3. Oh Suz, I know exactly how you feel, our 11 year old daughter whom we are raising has voiced this very same sentiment on more than one occassion since reunion with her 18 year old brother 5 months ago. When I have expressed sadness that he is not here with us, or have told her that I am missing him, she has said “but you have me” or “if “M” was here I wouldn’t be”. I have tried to assure her that I honestly do believe that had her dad and I chose to parent “M” that she would still be here, that we would know be one big happy family now instead of counting the sleeps in-between his visits (which incidently is 49 more today). I don’t think she really believes it. I cannot help but wonder if she thinks things like this what does my poor boy who is 5 hours away think of when he talks to us, his full family, mom, dad, sister, every single day. He asks the routine, like “what did you have for dinner”, “what are you listening to right now..I hear the Chili Peppers in the background”..ect. BUT what does he really think and wonder about? I wonder if he will ever state as freely as his sister does, I can only hope that he will. And as much as we try to re-assure them I guess we will never know if deep down inside they will ever believe.
    Be well Suz,

  4. This is not exclusive to the children of first moms. My kid brother used to say this all the time. If my mother had stayed married to my father he would not have existed. It affected him greatly all through elementary school. It bothered him, he tried to figure out how to make this not the truth. Of course, it always was and he talked about it incessantly. Whenever I expressed difficulty because my dad was not around, he would always say that if my dad was I wouldn’t have him. It always shut me up, I didn’t want to hurt him. But it existed for both of us. I can tell you that for us (my brother and me) it just became a reality and a way to make good out of something that was bad. We both wanted to be the products of one nuclear family, we weren’t, we had to accept that. But we have each other and if our lives had been different we wouldn’t and we are both grateful that we do have each other.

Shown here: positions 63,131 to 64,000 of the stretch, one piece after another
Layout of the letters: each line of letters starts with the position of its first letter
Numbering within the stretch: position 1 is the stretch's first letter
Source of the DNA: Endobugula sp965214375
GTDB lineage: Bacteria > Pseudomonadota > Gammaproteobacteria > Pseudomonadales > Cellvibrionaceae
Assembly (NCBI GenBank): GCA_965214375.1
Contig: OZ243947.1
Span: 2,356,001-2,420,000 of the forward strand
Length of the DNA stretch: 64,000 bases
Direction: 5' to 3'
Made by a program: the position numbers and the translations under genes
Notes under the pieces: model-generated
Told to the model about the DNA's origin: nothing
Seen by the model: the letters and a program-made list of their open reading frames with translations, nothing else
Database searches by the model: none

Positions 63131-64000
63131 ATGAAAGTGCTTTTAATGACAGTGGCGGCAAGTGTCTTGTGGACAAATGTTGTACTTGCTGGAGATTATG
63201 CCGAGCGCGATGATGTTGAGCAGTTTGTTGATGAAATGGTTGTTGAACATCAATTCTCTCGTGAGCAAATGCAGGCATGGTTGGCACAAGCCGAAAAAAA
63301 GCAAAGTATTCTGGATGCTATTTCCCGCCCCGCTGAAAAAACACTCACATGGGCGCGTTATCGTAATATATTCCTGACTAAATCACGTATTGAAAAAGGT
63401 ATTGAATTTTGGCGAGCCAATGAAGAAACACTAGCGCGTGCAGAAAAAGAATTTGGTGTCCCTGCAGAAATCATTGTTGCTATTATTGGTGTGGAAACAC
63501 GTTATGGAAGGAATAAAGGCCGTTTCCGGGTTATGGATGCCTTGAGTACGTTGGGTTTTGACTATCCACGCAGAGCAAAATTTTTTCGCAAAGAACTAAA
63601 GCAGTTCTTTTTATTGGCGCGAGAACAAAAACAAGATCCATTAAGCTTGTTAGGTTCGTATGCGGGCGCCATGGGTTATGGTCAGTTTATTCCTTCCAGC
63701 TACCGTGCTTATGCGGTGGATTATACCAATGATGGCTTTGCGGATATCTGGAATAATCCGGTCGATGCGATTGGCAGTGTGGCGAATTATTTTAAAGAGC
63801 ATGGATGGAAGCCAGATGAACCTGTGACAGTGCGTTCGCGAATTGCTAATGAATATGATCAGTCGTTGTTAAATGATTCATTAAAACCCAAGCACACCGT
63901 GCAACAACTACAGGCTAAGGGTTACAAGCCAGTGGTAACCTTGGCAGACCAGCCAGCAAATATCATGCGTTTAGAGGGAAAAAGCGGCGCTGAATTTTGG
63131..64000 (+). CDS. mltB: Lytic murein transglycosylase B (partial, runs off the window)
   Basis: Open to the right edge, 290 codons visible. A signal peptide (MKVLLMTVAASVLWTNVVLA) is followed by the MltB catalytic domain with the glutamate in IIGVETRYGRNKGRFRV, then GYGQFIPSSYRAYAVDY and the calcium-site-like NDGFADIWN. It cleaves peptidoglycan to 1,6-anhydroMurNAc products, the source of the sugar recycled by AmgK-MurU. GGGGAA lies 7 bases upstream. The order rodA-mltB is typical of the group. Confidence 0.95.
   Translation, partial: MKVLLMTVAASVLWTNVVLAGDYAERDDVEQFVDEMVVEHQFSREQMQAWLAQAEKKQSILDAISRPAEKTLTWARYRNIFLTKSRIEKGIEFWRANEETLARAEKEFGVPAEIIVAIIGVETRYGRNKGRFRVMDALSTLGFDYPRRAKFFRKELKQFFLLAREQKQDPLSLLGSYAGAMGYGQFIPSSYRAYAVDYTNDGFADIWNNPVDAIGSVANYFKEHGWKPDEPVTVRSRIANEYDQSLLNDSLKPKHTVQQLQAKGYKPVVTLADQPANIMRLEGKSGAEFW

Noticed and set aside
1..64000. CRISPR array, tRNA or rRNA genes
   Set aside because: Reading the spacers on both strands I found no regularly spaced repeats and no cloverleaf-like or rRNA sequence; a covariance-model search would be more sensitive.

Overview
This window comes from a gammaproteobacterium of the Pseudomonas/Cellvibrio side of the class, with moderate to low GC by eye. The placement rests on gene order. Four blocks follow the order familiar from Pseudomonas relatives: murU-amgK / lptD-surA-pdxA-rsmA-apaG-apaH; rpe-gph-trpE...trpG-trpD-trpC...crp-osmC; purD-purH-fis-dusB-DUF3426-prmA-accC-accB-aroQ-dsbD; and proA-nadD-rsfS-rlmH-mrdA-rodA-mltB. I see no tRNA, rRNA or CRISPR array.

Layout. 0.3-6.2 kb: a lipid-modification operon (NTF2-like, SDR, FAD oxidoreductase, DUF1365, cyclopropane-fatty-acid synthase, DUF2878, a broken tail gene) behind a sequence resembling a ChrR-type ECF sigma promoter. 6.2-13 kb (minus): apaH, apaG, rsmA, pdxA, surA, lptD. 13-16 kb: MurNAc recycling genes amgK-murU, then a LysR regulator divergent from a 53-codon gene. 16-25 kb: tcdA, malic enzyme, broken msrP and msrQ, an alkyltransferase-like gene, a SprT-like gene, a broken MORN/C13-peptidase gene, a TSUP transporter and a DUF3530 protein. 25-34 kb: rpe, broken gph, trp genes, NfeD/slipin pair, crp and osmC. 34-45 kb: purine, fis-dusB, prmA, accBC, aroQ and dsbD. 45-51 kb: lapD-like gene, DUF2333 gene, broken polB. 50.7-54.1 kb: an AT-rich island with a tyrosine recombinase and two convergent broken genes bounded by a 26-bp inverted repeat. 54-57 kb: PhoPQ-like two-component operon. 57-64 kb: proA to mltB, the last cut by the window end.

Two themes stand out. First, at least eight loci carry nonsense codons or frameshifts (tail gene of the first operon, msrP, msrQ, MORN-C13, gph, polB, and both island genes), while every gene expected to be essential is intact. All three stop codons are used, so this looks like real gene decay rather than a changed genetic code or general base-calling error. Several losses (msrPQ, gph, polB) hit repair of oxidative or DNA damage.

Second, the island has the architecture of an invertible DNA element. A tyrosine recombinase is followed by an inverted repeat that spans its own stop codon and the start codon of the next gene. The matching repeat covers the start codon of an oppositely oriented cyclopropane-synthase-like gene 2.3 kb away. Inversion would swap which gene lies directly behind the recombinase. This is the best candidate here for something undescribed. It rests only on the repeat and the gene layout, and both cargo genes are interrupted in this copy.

5. I see an element of adoption in his questions, but also a search for answers about what makes us US that transcends adoption.
    Have you asked him any of the questions at the beginning? I wonder if the answers to those might help get to the bottom of his questioning – or at least help you figure out if thoughts of his sister are driving his questions or if they’re coming from something else.
    You are so right about the ways in which adoption impacts lives far into the future. The post Triggers you wrote a few days ago did the same thing. Very insightful.

  6. Tough stuff, Suz.
    I was an intense kid, too. I remember being acutely aware of my parents’ mortality when I was about 9 years old. It would panic me, wondering what I would do when they died, who would take care of me (it didn’t occur to me that I would likely be an adult when that happened), what would happen to them. I also had intense struggles with the whole heaven/hell concept as a very young child.
    I guess what I’m saying is, your son sounds a lot like you. He’s intense. Probably some of his anxiety stems from the adoption piece, and some of it is just him, thinking things through in his intense way.
    I don’t know that you can make it *easy* for him, but just by being there, hearing him, you’re letting him process these feelings in a safe, healthy way.

  7. Collateral damage is a phrase I use a lot with my own family too. I’m sorry he’s hurting like this, and I know how it feels to not know how to make it easier.

  8. One of the mothers I included in my article about the impacts of reunion on spouses and siblings said: ““At the beginning of my reunion, I shared with my raised daughter a letter my found son sent to me. She wept and when I asked her why, she responded, ‘If you had kept him, I would not have been born.’ That realization was hard to handle.”
    I have often thought, if I’d kept my son my life would have taken a whole different path. I probably would not have met my husband of 26 years. I might have had more children. I might not have gotten into a successful career. Who knows where or what I would be now?
    It’s tough on the young ones, those questions, that wondering. Tough on anyone with a lost sister or brother, whether in their life or not.
    Nik has a wise, strong and loving mother. He’ll be OK.